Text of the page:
Category Archives: things to do on transit

What do you do on Transit? [Poll]

Please participate in the poll. I’m curious to know what other people do on public transit.

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Car Free Adventure to Staten Island

It is definitely summer in New York City. I decided to cool off a bit from the urban heat island that is known as Manhattan and headed to Staten Island, the oft-forgotten borough of New York City. I took the subway to the new South Ferry Station, which is totally fabulous. I would have gotten photos except the MTA police did not look too happy at the sight of my camera, and I saw no need to get arrested or detained for taking photos in the subway.

A quick walk over to the ferry terminal, and we’re off! I forgot that I lack sea legs, so I was a little shaky on the trip over because of the rocking of the ferry. I got a few great photos of the Statue of Liberty; saw the bridges – the Brooklyn, Verrazano-Narrows,  Manhattan and Goethals; and even caught a few pigeons hitching a ride to Staten Island with us.

The Staten Island Railway is one of the oldest continuously used rail corridors in the United States, so it was a treat to finally ride it. I rode the entire length of the Railway, through neighborhoods of all types – industrial, residential and commercial. Staten Island, at least from the windows of the subway car, looks remarkably like New Jersey. Very suburban and low density. I wasn’t expecting high rise towers like Manhattan, but I was thinking there’d be more dense development around the railway stations than I actually saw. Despite its name, the SIR does not use commuter rail cars – instead, they use modified R44 subway cars. The trains are shorter and some stops are flag stops only.

After riding for over 40 minutes, arriving in Tottenville was a treat. There wasn’t much to see the further south we traveled, but I wanted to switch sides on the train and see another view of the island. One fascinating thing about the Staten Island Railway is that there are no fares between most stations on Staten Island, so there are no ticket booths or Metrocard machines. People can just walk up, hop on and ride to their destination. It reminded me of “Choose your own fares!” – how much do people value the Railway but would pay if it were optional to pay, and how many would simply continue using the system without paying? To transfer from the ferry (which is free) to the Railway at St. George Station, you must pay the regular subway fare of $2.25 or swipe your unlimited MetroCard (and vice versa).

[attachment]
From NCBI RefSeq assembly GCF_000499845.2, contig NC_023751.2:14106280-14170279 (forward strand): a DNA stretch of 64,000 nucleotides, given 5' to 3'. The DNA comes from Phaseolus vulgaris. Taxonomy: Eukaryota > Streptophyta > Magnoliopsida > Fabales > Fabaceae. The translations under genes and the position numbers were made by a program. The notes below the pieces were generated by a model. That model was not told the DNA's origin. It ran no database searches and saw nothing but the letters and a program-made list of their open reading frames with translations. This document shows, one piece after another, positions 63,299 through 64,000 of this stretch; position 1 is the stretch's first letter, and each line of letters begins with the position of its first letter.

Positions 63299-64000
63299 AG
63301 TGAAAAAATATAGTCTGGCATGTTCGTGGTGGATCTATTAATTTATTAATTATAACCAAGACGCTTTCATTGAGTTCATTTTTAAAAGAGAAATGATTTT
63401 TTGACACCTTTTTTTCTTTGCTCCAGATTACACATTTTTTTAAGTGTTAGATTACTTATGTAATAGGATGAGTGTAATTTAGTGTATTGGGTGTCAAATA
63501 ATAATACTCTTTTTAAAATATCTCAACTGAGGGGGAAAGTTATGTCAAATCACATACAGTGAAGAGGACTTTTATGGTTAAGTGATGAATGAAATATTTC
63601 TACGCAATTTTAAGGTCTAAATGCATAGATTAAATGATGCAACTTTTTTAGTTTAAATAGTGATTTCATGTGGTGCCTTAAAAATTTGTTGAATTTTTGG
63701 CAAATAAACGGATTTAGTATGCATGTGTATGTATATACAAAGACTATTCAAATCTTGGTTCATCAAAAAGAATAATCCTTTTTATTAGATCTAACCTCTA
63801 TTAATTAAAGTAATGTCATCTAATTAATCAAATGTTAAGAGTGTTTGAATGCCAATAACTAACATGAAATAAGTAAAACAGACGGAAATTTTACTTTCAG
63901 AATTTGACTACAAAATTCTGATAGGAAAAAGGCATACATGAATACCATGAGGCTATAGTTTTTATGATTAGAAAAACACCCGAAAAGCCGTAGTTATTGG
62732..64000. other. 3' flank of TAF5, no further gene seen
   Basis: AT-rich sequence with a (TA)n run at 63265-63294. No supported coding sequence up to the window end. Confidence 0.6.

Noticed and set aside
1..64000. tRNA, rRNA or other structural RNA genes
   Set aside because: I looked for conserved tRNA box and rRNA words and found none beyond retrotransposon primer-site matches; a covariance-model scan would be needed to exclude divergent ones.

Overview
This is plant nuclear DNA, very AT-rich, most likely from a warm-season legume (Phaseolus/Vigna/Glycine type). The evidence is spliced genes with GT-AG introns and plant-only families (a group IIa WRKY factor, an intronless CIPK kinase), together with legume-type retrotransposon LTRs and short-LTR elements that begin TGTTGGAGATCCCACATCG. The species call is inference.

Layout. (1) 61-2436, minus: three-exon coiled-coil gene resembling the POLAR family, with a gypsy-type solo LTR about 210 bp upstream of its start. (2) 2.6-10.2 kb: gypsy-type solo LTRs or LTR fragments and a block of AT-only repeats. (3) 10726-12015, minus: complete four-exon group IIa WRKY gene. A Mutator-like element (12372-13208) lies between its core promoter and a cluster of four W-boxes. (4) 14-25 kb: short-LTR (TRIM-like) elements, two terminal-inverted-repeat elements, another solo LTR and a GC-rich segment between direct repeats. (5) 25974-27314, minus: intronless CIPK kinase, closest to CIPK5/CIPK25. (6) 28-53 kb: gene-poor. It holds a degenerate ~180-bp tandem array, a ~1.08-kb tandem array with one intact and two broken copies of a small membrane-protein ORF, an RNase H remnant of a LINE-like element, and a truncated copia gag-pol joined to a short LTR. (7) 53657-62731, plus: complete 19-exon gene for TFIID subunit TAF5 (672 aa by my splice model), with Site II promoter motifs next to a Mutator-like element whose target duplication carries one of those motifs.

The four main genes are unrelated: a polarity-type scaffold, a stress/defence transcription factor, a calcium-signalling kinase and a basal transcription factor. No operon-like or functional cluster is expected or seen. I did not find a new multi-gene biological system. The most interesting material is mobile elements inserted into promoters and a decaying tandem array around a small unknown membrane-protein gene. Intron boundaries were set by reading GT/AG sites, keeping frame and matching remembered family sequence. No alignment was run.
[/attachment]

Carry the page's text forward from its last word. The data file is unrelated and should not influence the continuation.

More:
I did wonder about parking, since I know many people use the Railway to connect to the ferry service to lower Manhattan. Where in the world to they park? I didn’t see a lot of huge parking lots or decks. Perhaps people take buses to the Railway or those who commute by Railway live within walking distance of the stations.

In the end, my adventure was 3 hours long but worth the views of the city from the ferry, and didn’t cost me a dime since I already paid for the unlimited Metrocard.

The Curse of the High Line (aka Why I haven’t taken photos yet)

It’s not really fun to open new public spaces without an interesting story to “sell” the park or sculpture. The High Line – a former elevated railroad track, now park – comes complete with its own ghost and haunted designers/supporters. The High Line runs from Gansevoort Street to West 20th; the next phase will extend it to West 30th. Pedestrians can enter at Gansevoort and Washington Streets (link).
highline_600_1

Jump ahead, oh, a half-century or so, and plans for a refurbished, publicly accessed High Line are but a glimmer in Joshua David’s and Robert Hammond’s eyes. A writer, David was researching a magazine story on the changing face of Chelsea when he says he was visited by an apparition [Ezekiel Marcus] in the tiny alcove in his Chelsea apartment where he did his writing.

“He had a long brown beard and wild brown eyes, and he wore a suede cap and black corduroy pants,” David told Beyond Investigation Magazine in 2002. “He told me in a gravelly voice to ‘leave well enough alone.’ I thought he was talking about my magazine article, but I think he realized the seeds for a bigger project were just beginning to sow in my mind.”

Read more at Trainjotting.

Seriously, it has been raining since they cut the ribbon on the High Line, and it seems to be rain in the forecast for the next 10 days.I won’t be making it to the High Line in the rain, nor can I get out and take decent photos of pedestrian conflicts in Manhattanville! *shakes fist at developers who have caused the curse*

Living Car Free is not as hard as it seems

I have been living car free for most of my life, with an exception of about 3 years when I had a car. Living Car Free really isn’t that difficult, even if you live in a place with a hodgepodge of transit options.